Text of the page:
April: One of the things that we definitely thought was very important in order to prepare our child for going into school and having just the little scar on her lip and or not being able to pronounce her name correctly is going back to the initial beginning. We have always been very open with our daughter explaining to her that she has a special trademark that she gets to share with the world. One thing that we did that I believe has gone a very far way with our daughter and her confidence; is we put together a surgery book and that is all of the pictures that we took of her during her surgery journey at the hospital from before surgery through stitches in her lip, through recovering through surgery and her actually seeing her journey through pictures and what we also have done is we’ve actually asked her teachers if she could actually share that book and share her story with kids in her class. So, number one, they become aware of the cleft that she has and that other kids can have it too and two, it also has really built a strong confident little girl who is happy to talk about why she’s a little bit different, why she is extra special and I will be honest; it has come a long way for us.
Host: That’s good to hear. So, in closing for I guess two more questions. For a parent listening right now, what would you say to them either if they found out in advance that their child is going to have a cleft lip and palate or somebody that didn’t know and upon birth found out; what’s your advice? What would you say to them right now if they called you and said help me, what do I need to know? What would you say to them right now?
April: If I had a parent that called me and needed my advice; the very first thing I would tell them is that this is manageable. This is something that can be taken care of cosmetically. It is something that can be taken care of with a very strong medical team behind you. And I would tell any parent to contact Shriner’s Hospital for Children – Chicago and their Cleft Lip and Palate Team because I say over and over again; if we did not have the support from that team, if we did not have the miracle working hands of Dr. Morris for our children; the support from all of the teams and all of the people involved that Dr. Morris mentioned earlier; we would not be where we are with our journey. They have taught us so much and if you have a strong medical team backing you and also, a strong family supporting you; it is very, very key that your family is open about the situation and they are just as much inviting and acceptable to that child when that child is born and throughout their life.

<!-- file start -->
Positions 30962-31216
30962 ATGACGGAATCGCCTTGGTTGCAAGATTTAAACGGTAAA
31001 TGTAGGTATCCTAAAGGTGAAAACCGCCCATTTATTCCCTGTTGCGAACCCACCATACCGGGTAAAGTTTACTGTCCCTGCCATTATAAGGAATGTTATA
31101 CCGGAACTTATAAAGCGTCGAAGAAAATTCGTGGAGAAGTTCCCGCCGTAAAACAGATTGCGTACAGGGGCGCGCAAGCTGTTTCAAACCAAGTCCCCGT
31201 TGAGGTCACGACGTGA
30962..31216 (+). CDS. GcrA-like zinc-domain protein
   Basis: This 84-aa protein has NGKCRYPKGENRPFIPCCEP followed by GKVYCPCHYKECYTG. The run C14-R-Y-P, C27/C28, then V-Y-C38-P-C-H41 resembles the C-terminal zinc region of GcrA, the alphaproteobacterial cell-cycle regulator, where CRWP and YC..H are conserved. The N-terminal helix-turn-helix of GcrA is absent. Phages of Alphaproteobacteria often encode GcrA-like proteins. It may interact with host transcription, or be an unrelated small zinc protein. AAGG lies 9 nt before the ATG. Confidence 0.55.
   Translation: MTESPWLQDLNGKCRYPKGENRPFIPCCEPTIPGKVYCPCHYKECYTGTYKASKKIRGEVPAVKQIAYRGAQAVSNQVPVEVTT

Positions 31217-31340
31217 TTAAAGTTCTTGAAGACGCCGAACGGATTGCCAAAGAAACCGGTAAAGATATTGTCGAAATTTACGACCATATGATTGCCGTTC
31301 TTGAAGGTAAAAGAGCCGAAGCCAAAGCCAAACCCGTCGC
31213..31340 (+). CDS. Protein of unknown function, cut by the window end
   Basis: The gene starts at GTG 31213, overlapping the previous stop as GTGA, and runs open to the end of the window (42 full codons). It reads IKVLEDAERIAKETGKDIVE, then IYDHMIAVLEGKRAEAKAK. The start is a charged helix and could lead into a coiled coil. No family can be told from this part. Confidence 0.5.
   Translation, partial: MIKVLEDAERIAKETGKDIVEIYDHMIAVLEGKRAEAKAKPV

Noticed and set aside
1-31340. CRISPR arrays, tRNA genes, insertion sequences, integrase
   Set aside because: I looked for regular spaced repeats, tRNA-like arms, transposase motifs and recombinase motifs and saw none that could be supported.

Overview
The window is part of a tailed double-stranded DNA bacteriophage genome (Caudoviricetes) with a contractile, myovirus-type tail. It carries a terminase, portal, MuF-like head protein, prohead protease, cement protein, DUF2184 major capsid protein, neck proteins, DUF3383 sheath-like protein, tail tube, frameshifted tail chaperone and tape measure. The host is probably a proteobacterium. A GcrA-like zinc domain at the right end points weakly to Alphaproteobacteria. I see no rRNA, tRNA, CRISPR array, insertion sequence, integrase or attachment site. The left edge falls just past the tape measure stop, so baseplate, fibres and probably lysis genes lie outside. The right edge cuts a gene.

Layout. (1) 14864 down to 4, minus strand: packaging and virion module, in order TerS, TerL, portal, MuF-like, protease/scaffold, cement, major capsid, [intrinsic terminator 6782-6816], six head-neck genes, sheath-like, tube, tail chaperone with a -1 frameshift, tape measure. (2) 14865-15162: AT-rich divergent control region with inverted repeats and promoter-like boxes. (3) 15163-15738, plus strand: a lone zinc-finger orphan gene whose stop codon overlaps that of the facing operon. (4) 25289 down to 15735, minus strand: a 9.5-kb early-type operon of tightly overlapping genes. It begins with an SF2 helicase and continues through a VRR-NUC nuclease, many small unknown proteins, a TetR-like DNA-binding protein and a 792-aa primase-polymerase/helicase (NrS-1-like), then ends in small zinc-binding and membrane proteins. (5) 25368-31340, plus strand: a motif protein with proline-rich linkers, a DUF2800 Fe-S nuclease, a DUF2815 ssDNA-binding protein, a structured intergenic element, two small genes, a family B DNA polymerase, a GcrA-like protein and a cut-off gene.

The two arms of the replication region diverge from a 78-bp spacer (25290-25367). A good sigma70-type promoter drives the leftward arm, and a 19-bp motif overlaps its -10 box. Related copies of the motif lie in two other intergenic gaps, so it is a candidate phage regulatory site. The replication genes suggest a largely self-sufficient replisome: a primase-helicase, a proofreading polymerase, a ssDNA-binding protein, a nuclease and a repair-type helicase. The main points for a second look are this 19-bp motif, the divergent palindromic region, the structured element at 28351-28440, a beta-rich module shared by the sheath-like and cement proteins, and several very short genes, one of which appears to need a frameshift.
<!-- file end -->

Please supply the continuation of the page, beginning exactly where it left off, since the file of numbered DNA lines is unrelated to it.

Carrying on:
Host: Very well said. Wow, thank you. And you answered my second question. I was going to ask about what Shriner’s meant to you. And Dr. Morris if we could wrap up with you. Again, for a parent listening from a medical perspective, a surgeon’s perspective; what would you say to them to ease their fears? I think April said it earlier. You know the look can be fairly shocking when the baby is born, and people see that baby for the first time, but I guess the good news is, or the very good news is it can be repaired. But from a medical standpoint, what would you tell a parent right now that is just kind of dealing with this for the first time?
Dr. Morris: Well, the first thing I usually tell parents is that I reassure them that there’s nothing that was preventable, that clefts happen because at some point in utero. There are complex ways that the parts of the lip and the palate are coming together, and nobody exactly knows why they occur. So, it’s not something that could have been prevented. The second thing is as April well put, this is entirely treatable and this again, is a matter of fixing the anatomy in a small part of the face and in doing so, these patients grow up to do anything that any child without a cleft would do. And then the other thing is that it’s important for patients to get education as soon as possible and in doing so going to a cleft center that treats patients with clefts all the time. And it’s never too early. As I said, patients – mothers come when baby is in utero, patients come within a week or two of life and it’s important to get the information early on and also from a functional perspective to make sure that they get help in effectively feeding the baby early on.
Host: Alright, well thank you both for your time today and sharing both of your points of view with us. This is really good stuff and I think it is going to make an excellent podcast and I’m sure will help a lot of families out there. So, April thank you for sharing your story, great stuff and Dr. Morris thank you as well.
About the Speakers
David Morris, M.D. | April, Mom of Patients
David Morris, M.D. is a board-certified plastic surgeon and chief of the craniofacial program at Shriners Children's Chicago.
April is the mom of not one but two children born with cleft lip and palate. The family travels from northwest Indiana for the specialized care team at our Chicago hospital.